Jesus takes off his outer clothing – the Son emptied himself, making himself nothing. Our clothing is a sign of who we are. When I serve as a lay minister in church I wear a white robe and a medallion, which serve as signs to parishioners that I am licensed to perform sacred duties in the sanctuary. When I attend a graduation ceremony at the university I wear a red robe, which serves as a sign to the students and their parents that I am a professor. Our clothes are signs of who we are, and some clothes are signs of status and power. Jesus divests himself of his outer clothing, thereby casting aside any sign of his status and role. Similarly, the Son emptied himself of his privilege, power and attributes as the Second Person of the Trinity.
Jesus wraps a towel around his waist – the Son took on the form of a servant, being made in human likeness. As much as clothes can signify status, clothes can also signify the lack of status. We may think of a domestic worker’s (maid’s) uniform – no-one would wear clothes like that to give the impression of wealth or status! Jesus, having removed his outer clothing, dons a towel around his waist, which is what a servant would wear. Similarly, the Son took on the form of a servant and humbled himself, becoming far less than he had been before.
Jesus begins to wash the disciples’ feet, drying them with the towel – the Son became obedient to death, even death on a cross. The course of action that Jesus had initiated reaches its natural outcome – he does, in fact, wash the disciples’ feet. He does not merely give the impression that he might wash them, expecting that someone else will take over. Instead, he does what he set out to do. Similarly, the Son continued the downward curve of the U to its natural outcome – he offended the Jewish leaders to such an extent that they eventually agreed to get him killed. The Son did not merely move towards the cross, expecting God to rescue him. Instead, he was resolute and did what he set out to do.
In these two verses, Jesus enacts the downward curve of the Kenotic U, symbolising his incarnation, life and death as a humble human. John, in writing this, recognises that this is obscure, but he recalls Jesus explaining to a confused Peter, “You do not realise now what I am doing, but later you will understand” (John 13:7). This is a strong clue that there are two levels to this story – foot washing is the upper level and obvious; the Kenotic U is the basement story, not so obvious and needing time to recognise. John is widely recognised to be the New Testament writer who really grasped the deeper meanings of Christ’s earthly sojourn.
John 13:12 tells us the rest of the story:
“When he had finished washing their feet, he put on his clothes and returned to his place. ‘Do you understand what I have done for you?’ he asked them.”
Jesus finishes washing their feet – God therefore turned the tide of events towards the Son’s glorification. There is no ‘therefore’ in John’s narrative, but it is clear that now that the feet are washed, Jesus is finished with this act of servanthood, with this emptying out of himself, with this kenosis. Similarly, once the Son had completed his work on earth, which resulted in his death, God was ready to start the second half of the Son’s journey, back to glory.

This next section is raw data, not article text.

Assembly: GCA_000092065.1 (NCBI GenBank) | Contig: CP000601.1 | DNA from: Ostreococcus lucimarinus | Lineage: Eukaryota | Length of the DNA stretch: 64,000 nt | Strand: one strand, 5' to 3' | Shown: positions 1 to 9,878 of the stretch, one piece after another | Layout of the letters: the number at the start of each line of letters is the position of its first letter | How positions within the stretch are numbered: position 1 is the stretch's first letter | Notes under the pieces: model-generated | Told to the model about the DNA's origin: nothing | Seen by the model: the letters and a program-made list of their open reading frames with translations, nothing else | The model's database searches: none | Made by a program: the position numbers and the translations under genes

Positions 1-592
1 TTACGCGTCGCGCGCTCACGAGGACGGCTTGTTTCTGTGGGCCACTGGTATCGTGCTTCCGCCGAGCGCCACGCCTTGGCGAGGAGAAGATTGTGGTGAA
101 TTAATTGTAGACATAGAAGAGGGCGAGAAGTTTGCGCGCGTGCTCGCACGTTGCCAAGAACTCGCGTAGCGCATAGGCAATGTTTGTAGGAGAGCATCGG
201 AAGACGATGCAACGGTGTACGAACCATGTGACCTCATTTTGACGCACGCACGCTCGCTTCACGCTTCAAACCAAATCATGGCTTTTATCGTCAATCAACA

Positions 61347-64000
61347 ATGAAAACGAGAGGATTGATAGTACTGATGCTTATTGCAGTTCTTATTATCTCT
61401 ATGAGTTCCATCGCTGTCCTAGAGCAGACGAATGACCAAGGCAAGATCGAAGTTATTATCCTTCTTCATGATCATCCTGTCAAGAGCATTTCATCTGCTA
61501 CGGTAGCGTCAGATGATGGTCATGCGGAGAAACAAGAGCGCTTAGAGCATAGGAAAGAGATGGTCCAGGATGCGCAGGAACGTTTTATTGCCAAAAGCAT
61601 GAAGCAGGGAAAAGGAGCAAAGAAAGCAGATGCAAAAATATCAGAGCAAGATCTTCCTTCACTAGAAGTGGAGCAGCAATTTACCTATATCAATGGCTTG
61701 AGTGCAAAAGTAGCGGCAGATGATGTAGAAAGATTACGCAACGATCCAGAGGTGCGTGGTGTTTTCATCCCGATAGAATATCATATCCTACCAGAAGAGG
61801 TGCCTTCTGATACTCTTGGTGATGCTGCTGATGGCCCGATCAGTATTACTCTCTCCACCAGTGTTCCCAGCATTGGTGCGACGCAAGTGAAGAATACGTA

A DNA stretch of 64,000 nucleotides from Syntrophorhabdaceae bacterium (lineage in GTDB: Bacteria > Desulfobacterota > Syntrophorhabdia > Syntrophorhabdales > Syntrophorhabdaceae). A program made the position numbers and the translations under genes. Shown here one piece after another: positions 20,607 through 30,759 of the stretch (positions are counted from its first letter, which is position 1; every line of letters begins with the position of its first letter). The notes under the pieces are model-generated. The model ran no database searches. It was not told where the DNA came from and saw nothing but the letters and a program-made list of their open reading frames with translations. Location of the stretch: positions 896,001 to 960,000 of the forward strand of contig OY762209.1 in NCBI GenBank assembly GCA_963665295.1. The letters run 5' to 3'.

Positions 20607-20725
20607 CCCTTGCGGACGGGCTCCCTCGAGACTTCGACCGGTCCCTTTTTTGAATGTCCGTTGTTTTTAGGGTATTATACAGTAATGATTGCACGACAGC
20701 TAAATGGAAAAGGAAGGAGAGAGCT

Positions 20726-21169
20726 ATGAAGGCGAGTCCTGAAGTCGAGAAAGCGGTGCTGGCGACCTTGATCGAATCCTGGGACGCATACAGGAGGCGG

Jesus puts on his clothes – the Son was exalted to highest place. By putting on his clothes, which requires removing the now soiled towel, Jesus takes back his former role and status. Similarly, the Son, after being humiliated and cruelly treated, regained his former glory, exalted to the highest place, recognised as an important person in the eyes of every creature.
Jesus returns to his place – the Son was proclaimed as Lord, to the glory of the Father. Having reclaimed his clothes, Jesus resumes his place at the head of the table, takes up again his rightful position of authority among the disciples. Similarly, the Son was given not just a meaningful name, but also a title, “Lord”, and resumed his rightful place in the glory of God the Father, reunited in the Holy Trinity.
Immediately, Jesus asks if the disciples now understand what he has done for them, echoing his earlier comment to Peter. Of course, they did not. At most they heard Jesus’ message that they, like him, must be willing to serve others. But what was only later understood, and related to us by John, was that Jesus had here enacted the whole of the Kenotic U – the descent of the Second Person of the Trinity, the Son, from the side of the Father, into human form, into humility and to death, after which he was glorified and reinstated in the heart of the Triune God.
The importance of this for us is to reinforce Jesus’ demonstration of love in the incarnation, cross and resurrection. We return to John’s opening words: “Having loved his own who were in the world, he now showed them the full extent of his love” (John 13:1b).
Meditation for the Day
Continue your reflection, started yesterday, on the kenosis, on God’s emptying out of God’s self, in order become one of us, in order to redeem us. Reflect on the full extent of God’s love that this demonstrates.
Prayer for the Day
Three-in-one God, I am deeply grateful for the great sacrifice that you have made for me in sending the Son into the world as my brother and Saviour.
[?] Thank you, dear Proff-fee
Pleasure dear Gen.